10 Steps to Help Prevent a Heart Attack

by Lisa Nelson, RD, LN Health Professional

Heart disease is the leading cause of death worldwide, equaling 17.3 million deaths annually. Approximately 635,000 Americans have their first heart attack each year with 2,150 Americans dying daily from heart disease and stroke. (Source: 2015 Heart Disease and Stroke Statistics Update)

Lowering your risk factors for heart disease will help you prevent a heart attack.

1. Make healthy food choices.

There are many ways you can adjust your diet to promote heart health. Control portion sizes to avoid excess calories, increase your intake of vitamin and nutrient rich fruits and vegetables, switch from processed grains to whole grains for increased fiber, eliminate trans fats, opt for lean proteins, and reduce sodium intake.

2. Reduce stress.

Stress impacts behaviors and factors which increase heart disease risk, such as high blood pressure, smoking, alcohol consumption, inactivity, and overeating. Use stress management techniques to prevent the negative impacts of stress on your health. Some options for managing stress include regular exercise, consuming a healthy diet, meditation, limiting caffeine intake, and having a strong social network for support.

3. Stop smoking.

Smoking all by itself increases your heart attack risk. Combine it with other factors and your risk increases significantly. Smoking raises blood pressure levels, reduces your ability to exercise, and makes your blood more likely to clot. Take steps to stop smoking.

4. Be physically active.

Your heart is a muscle and it is strengthened through exercise. The stronger your heart, the more blood it can efficiently circulate without straining. More than 150 minutes (2 hours 30 minutes) of moderate exercise every week reduces heart disease risk 30%. Even small increases in activity can significantly reduce risk.

5. Monitor your blood pressure.

High blood pressure increases the development of atherosclerosis, which is the build-up of arterial plaque. This build-up causes narrow arteries, reducing blood flow to the heart leading to increased risk of an artery becoming fully blocked or blood clot formation. Blood pressure is known as the "silent killer", meaning you usually don't know you have high blood pressure. It is important to periodically monitor levels. If your average blood pressure is greater than 140/90 mm Hg, discuss with your doctor.

6. Control your blood sugar.

Diabetes and prediabetes increase your heart disease risk. You can reduce risk by maintaining normal blood glucose (also called blood sugar) levels. This means maintaining a hemoglobin A1c of less than 7%. Reducing your intake of high glycemic index foods is one step towards maintaining normal blood glucose levels. Some high glycemic index foods include white rice, white bread, instant oatmeal, and popcorn.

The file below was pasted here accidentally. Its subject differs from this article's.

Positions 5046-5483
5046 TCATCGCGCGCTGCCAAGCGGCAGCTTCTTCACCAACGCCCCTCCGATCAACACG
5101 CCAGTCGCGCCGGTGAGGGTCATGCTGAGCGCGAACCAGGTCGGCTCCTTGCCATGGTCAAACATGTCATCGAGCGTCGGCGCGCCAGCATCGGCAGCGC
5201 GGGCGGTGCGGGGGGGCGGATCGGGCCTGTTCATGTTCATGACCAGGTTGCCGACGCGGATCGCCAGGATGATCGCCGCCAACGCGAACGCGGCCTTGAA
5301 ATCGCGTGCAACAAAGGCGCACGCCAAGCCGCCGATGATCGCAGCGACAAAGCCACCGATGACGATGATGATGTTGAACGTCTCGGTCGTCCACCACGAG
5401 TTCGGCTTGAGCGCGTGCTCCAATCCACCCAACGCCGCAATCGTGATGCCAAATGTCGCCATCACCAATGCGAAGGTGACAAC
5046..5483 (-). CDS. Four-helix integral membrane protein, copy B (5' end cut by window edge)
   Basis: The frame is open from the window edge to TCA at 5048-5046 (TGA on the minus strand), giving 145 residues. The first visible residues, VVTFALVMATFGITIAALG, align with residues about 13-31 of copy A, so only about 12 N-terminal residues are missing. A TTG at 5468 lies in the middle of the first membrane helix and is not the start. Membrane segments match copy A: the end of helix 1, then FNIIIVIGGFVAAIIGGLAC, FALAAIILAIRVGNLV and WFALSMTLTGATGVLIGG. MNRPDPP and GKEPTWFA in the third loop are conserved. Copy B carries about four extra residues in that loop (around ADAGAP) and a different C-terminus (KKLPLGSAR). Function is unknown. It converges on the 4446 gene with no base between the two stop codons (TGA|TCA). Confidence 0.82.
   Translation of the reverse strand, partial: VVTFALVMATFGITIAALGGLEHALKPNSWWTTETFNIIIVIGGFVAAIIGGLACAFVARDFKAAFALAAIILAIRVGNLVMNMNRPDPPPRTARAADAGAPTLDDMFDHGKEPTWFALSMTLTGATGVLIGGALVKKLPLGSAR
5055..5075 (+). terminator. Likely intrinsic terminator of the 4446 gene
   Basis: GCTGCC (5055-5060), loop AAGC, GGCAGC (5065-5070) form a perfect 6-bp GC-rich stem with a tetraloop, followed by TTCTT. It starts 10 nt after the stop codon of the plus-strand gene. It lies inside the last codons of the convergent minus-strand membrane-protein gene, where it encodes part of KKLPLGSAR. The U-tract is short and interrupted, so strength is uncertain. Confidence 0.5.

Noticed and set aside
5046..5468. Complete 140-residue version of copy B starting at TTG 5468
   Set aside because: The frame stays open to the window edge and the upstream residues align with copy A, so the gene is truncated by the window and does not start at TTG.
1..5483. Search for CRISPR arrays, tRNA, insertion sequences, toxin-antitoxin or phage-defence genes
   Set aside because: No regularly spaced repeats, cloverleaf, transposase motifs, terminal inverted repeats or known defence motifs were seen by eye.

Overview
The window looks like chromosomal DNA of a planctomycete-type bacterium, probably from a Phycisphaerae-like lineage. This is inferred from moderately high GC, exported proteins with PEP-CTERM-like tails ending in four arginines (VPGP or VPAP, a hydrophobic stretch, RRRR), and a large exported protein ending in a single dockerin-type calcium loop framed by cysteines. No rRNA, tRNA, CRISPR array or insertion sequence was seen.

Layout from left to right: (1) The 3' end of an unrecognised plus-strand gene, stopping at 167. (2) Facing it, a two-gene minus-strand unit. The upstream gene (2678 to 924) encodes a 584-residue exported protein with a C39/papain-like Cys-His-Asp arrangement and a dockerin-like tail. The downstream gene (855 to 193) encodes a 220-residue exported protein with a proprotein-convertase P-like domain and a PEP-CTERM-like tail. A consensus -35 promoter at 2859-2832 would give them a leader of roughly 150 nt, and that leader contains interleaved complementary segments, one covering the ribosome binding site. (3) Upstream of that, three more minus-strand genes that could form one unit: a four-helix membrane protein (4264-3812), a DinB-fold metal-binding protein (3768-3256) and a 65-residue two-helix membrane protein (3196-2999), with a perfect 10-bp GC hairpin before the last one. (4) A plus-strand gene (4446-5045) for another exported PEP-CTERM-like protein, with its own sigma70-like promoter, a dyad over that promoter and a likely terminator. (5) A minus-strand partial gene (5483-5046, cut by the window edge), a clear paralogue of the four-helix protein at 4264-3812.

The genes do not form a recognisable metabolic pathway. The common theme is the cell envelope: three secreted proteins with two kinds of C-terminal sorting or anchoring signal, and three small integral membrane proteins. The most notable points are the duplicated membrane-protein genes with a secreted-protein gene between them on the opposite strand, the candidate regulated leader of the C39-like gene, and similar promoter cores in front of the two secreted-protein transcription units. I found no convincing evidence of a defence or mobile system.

7. Discuss aspirin with your doctor.

The American Heart Association recommends a daily low-dose aspiring for those at risk for a heart attack. There are potential risks with taking a daily aspiring. Discuss with your doctor before implementing.

8. Keep cholesterol within normal limits.

High cholesterol levels increase build-up of plaque along artery walls, increasing heart disease risk. There are different types of cholesterol. Low-density lipoprotein (LDL) is most closely linked with plaque development and increased heart disease risk. Know your levels and take steps to reduce cholesterol levels to normal.

9. Maintain a healthy weight.

If you are overweight or obese, take steps to lose weight. Where you carry excess weight impacts your risk. Excess stomach fat is connected to high blood sugars, elevated blood pressure, and high triglyceride levels, all of which increase heart attack risk.

10. Establish a strong support system.

Low levels of support have been linked to increased heart attack risk. Nurture relationships with your friends and family for both mental and physical health.

If you have already had a heart attack, you are at increased risk for another heart attack. There are additional steps you should take to prevent a second heart attack.

For further guidance on steps you can take to lower cholesterol levels and reduce heart attack risk, access the free e-course "How to Lower Cholesterol in 8 Simple Steps" at http://lowercholesterolwithlisa.com.

Lisa Nelson, RD, LN
Meet Our Writer
Lisa Nelson, RD, LN

Lisa Nelson RD, a registered dietitian since 1999, provides step-by-step guidance to lower cholesterol and lower blood pressure, so you can live life and enjoy your family for years to come. Lisa's passion for health comes from her own family history of heart disease, so she doesn't dispense trendy treatments; Lisa practices what she teaches in her own daily life. Because her own health is the foundation of her expertise, you can trust that Lisa will make it truly possible for you to see dramatic changes in your health, without unrealistic fads or impossibly difficult techniques.